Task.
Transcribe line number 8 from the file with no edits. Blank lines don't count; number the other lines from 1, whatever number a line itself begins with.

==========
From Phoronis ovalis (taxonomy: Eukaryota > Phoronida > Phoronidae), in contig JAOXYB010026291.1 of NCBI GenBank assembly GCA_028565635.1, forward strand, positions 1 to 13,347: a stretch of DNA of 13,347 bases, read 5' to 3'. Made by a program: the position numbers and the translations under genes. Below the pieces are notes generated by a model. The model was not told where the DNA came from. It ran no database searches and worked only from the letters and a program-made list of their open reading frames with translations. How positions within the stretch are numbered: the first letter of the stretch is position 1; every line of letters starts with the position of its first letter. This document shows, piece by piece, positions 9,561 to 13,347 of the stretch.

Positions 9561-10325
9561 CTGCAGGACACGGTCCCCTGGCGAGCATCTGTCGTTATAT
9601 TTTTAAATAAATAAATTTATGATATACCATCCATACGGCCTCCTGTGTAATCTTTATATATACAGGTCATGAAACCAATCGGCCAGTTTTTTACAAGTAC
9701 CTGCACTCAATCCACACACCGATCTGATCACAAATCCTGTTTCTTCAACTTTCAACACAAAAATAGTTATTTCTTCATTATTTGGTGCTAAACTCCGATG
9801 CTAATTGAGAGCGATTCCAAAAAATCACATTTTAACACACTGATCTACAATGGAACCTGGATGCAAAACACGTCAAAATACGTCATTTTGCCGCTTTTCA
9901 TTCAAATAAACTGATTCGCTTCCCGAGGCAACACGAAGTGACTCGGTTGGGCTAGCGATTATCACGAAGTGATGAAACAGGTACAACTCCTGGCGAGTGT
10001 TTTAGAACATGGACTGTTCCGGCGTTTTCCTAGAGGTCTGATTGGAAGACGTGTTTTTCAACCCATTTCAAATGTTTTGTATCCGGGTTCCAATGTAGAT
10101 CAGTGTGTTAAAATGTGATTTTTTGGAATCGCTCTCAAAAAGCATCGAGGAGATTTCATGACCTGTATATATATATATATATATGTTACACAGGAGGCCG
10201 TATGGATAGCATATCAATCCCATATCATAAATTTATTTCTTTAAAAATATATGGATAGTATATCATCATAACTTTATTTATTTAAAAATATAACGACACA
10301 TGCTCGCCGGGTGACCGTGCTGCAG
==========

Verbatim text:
10001 TTTAGAACATGGACTGTTCCGGCGTTTTCCTAGAGGTCTGATTGGAAGACGTGTTTTTCAACCCATTTCAAATGTTTTGTATCCGGGTTCCAATGTAGAT